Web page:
Manufacturing, transportation, building technologies, increased efficiencies, and more combined to make urban life a more viable option for more people. And women played important roles in these developments.
How might women's work have subsequently lead to women's rights movements and what does this imply about the role of technology and reform movements?
Although not all reform movements are connected to technological change, it is certainly possible to argue that the women’s rights movement is. This is a movement that was helped tremendously by technologies that created more jobs that could be done by women.
Up until the late 1800s, there was relatively little technology being used in economic activity in the United States. This meant that the majority of work required quite a bit of physical strength. In part because of this, women did not participate in the workforce as much as they do now. Because women did not participate in the workforce very much, they were not economically important in the eyes of men. Since men did not think that women were very important, they did not feel that women deserved rights. This helped to prevent women from gaining rights at this time.
Beginning in the late 1800s, America’s economy became much more industrialized and many kinds of technology became important. At the same time, many more white collar jobs opened up in the big industrial companies. Furthermore, particularly in the early 1900s, many kinds of household technologies reduced the amount of work that women had to do around the house. All of these factors made it much more possible for larger numbers of women to enter the workforce. As more women started working, prejudices against women started to fade. More men came to believe that women ought to have political rights. This helped allow the women’s rights movement to succeed.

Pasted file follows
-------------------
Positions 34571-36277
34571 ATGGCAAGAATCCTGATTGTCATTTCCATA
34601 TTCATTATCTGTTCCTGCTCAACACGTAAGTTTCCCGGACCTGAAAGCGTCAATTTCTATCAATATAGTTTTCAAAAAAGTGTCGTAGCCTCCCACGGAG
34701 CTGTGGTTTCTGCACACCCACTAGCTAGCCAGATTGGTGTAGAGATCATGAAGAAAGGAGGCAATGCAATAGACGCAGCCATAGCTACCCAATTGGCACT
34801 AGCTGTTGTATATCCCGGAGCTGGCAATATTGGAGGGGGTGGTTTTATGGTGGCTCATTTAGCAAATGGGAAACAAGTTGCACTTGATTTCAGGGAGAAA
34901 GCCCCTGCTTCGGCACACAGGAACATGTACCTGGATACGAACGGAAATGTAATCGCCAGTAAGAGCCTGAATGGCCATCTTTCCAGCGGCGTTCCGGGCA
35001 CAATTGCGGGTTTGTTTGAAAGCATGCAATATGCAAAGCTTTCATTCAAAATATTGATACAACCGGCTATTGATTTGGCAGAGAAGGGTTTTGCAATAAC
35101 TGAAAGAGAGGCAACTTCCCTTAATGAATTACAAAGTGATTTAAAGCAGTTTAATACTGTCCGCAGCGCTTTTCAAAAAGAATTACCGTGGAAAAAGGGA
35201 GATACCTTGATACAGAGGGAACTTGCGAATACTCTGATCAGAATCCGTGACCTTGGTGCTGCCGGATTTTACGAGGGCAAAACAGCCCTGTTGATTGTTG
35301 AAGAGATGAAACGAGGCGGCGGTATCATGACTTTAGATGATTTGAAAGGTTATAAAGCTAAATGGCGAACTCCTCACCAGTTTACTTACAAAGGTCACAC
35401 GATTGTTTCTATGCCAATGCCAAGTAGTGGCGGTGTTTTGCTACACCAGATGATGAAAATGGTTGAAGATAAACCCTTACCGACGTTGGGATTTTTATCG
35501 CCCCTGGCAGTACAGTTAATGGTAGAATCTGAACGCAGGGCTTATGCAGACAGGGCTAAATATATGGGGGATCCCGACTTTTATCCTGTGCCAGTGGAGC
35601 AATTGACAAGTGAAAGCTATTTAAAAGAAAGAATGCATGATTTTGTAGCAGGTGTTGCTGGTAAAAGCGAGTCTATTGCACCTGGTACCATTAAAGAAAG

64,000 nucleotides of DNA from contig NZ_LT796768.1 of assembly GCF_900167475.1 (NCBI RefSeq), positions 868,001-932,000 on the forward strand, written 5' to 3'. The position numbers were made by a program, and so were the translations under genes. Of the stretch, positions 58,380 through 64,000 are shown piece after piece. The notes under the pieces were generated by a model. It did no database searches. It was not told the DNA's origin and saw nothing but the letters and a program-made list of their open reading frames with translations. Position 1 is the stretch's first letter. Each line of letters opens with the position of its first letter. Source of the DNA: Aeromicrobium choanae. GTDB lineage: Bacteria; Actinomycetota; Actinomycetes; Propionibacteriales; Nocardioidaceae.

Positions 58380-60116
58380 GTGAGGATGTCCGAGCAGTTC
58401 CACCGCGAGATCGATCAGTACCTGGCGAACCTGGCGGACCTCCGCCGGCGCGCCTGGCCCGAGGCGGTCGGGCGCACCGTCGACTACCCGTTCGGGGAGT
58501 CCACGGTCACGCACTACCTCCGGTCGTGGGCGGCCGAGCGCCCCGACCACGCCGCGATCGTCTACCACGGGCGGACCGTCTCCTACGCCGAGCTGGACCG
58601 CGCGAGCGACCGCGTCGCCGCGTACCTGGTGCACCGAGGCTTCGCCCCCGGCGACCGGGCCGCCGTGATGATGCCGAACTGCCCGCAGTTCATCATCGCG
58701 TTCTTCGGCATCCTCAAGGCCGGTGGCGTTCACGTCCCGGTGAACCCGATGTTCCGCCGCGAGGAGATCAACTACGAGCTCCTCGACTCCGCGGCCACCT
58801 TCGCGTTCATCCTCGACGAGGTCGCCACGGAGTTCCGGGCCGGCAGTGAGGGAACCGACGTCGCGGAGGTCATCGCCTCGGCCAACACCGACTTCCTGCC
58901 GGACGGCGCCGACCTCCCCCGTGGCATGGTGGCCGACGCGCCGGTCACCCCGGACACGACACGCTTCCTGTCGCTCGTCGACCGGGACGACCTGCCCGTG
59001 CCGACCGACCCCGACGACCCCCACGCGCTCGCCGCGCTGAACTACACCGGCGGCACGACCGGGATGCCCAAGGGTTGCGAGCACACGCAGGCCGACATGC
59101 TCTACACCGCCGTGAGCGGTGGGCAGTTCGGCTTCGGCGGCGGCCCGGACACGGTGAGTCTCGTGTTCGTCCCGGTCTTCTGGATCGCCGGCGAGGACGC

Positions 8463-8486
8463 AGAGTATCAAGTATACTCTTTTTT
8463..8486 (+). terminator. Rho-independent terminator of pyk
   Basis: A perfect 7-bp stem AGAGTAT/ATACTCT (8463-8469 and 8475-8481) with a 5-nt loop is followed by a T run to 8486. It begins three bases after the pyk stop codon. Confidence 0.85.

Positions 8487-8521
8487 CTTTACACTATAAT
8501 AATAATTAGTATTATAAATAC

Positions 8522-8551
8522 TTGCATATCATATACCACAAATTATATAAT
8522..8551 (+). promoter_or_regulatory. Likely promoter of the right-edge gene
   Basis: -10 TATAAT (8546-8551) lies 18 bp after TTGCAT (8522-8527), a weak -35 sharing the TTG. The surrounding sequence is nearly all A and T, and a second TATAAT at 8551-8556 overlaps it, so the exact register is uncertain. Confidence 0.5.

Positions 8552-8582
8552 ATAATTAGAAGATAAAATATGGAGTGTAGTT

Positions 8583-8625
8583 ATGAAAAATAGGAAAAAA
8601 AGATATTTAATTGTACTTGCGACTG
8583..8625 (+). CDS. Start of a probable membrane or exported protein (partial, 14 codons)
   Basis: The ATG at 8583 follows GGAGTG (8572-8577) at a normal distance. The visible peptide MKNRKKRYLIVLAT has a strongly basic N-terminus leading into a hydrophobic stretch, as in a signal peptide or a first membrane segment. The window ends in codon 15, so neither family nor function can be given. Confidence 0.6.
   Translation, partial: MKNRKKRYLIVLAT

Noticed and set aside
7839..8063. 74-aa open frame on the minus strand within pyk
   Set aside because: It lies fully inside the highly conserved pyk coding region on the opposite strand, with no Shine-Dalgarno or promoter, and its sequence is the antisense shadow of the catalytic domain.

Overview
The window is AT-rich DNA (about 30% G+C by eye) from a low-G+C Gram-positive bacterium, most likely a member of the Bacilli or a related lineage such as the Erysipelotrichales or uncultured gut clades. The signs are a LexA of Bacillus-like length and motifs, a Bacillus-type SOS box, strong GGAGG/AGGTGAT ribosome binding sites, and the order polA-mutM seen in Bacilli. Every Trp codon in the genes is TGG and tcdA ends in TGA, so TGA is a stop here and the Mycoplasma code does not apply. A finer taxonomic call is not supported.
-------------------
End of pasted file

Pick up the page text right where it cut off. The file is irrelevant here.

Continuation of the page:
In this case, then, technology played a major role in bringing about a reform movement. However, most reform movements have not been driven by technology. For example, neither the abolition movement nor the Civil Rights Movement of the 1950s and ‘60s was really brought about by technology. Thus, I would argue that there is no clear connection between technology and reform movements in general.